And finally a sunny day, mostly with some wind and it has made my sleeping bag, with some later help from the fire, err, can I say almost dry?

Yahoo! Enough at least to sleep in tonight.

My contingency plan to return forthwith to Nelson to recuperate has been shelved, tomorrow I’m Karamea bound.

A young weka likes sleeping in the sun on the doorstep, nestled down like a chook. It has less time for its sibling and chased it across the stream and up into the shrubbery for a whole shebang of squawking. A few minutes later it was back in its spot with occasional wanders into the hut.

I was sitting in the sun reading and occasionally rustling up the sleeping bag which was swinging for much of the day in the cool breeze.

Did my bit with wood procurement, relatively easy when there are standing dead manuka saplings not so far away and a sharp saw for cutting the arm thickness timber to length.

I spent a whole lot of time reading the hut book, working out that since 1970 24 groups have been documented as coming up and 26 groups had gone down to the lighthouse. That’s just on one group per year. The track to the lighthouse was actually cut in April 1972 but even by 1990 was hard to follow according to hut book accounts, no wonder I had problems. Possum guys had added some electrical tape back in the day but that had obviously all gone in the intervening 44 years.

The early records, up until 1985 might be patchy, there is a piece of ply up on the wall with some faded names. There has been extensive periods when no one at all has visited: 9/96 to 12/98, 27 months, and 11/01 to 5/03, 19 months, a few other times eight months between visits. There was a heightened level of interest around 2007 when the hut was possibly going to be removed and five parties did the trip down to the lighthouse.

I do wonder what happened to the 18 September 2000 trip to the lighthouse of a couple with an eight and nine-year-old, it’s okay to roam over the heathlands with children but dealing with dense scrub is another matter. I would guess they gave up tramping after that experience.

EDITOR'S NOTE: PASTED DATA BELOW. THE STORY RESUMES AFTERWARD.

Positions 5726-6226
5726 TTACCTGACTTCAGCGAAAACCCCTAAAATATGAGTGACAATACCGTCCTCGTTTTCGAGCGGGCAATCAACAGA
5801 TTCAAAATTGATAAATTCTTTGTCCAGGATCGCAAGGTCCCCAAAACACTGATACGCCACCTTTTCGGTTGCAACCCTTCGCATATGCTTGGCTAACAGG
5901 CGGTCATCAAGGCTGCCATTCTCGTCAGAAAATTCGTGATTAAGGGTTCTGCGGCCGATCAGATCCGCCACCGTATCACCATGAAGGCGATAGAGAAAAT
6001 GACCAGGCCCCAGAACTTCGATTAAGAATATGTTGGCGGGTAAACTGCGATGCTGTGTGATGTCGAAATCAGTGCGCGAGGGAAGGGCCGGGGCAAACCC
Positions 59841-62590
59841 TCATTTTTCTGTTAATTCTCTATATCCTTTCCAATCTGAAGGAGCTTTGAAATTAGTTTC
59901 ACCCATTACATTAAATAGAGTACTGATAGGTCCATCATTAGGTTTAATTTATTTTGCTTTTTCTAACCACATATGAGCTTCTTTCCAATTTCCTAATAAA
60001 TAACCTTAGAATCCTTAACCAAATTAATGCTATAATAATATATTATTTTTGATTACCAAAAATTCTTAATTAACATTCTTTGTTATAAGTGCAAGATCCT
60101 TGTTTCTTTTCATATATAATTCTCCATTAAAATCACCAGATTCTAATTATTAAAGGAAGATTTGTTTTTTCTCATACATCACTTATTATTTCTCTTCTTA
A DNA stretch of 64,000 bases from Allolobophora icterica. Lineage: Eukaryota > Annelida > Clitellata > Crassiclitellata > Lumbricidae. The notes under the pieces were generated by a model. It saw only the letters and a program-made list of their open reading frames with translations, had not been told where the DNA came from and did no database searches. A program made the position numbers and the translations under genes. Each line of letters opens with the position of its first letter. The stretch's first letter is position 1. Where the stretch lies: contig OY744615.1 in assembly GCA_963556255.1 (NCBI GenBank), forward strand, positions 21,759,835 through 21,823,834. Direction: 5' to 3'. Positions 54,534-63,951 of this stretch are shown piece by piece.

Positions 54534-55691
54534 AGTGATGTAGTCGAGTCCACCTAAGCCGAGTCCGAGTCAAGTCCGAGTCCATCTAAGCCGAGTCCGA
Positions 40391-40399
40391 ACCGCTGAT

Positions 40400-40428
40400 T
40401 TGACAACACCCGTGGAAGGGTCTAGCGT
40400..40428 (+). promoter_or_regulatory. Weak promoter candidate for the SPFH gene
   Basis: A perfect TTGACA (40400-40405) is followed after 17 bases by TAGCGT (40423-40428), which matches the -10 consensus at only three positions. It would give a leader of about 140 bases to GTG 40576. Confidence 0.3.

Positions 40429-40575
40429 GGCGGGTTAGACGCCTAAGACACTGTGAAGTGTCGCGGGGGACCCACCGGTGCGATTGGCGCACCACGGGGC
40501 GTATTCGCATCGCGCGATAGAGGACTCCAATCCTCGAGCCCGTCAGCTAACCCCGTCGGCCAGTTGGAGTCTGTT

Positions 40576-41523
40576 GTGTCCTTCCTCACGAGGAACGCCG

Few seem to have achieved hut to lighthouse in one day, from my GPS I recorded that my days effort’s were two days of less than five hours on the move, and those last 1.6 km took more than 2 hours. That made it around 12 hours of actual walking by my reckoning, but there would be a whole lot more time just standing around not making much progress at all contemplating the vegetation ahead. And muttering.

Overall, the distance between the Kahurangi Keepers Hut and the Ministry of Works Historic Hut is a big 7.6 km. I’d say anybody would be doing well to average 500 m in an hour. Of course travelling light, leaving behind a tent, sleeping mat, and carrying only the necessities would cut some of the battle smashing through the undergrowth, but it is certainly a full body workout for anyone.

There was a kiwi calling during the night again, I’ve heard them each night since the Keepers Hut.

Must be time to bed, I’m leaving for the Heaphy in the morning.

Time for that recently washed, almost dry, but not necessarily clean sleeping bag.

+++++horizontal rule+++++

A guide to the night’s accommodation: Ministry of Works Historic Hut

The hut is out in the tussock but there is plenty of dry firewood around. | Ministry of Works Historic Hut, Kahurangi National Park
← Day 23 | Ministry of Works Historic Hut, Kahurangi National Park, night 2 Day 25 | bushes 2 km from Heaphy Hut, Kahurangi National Park →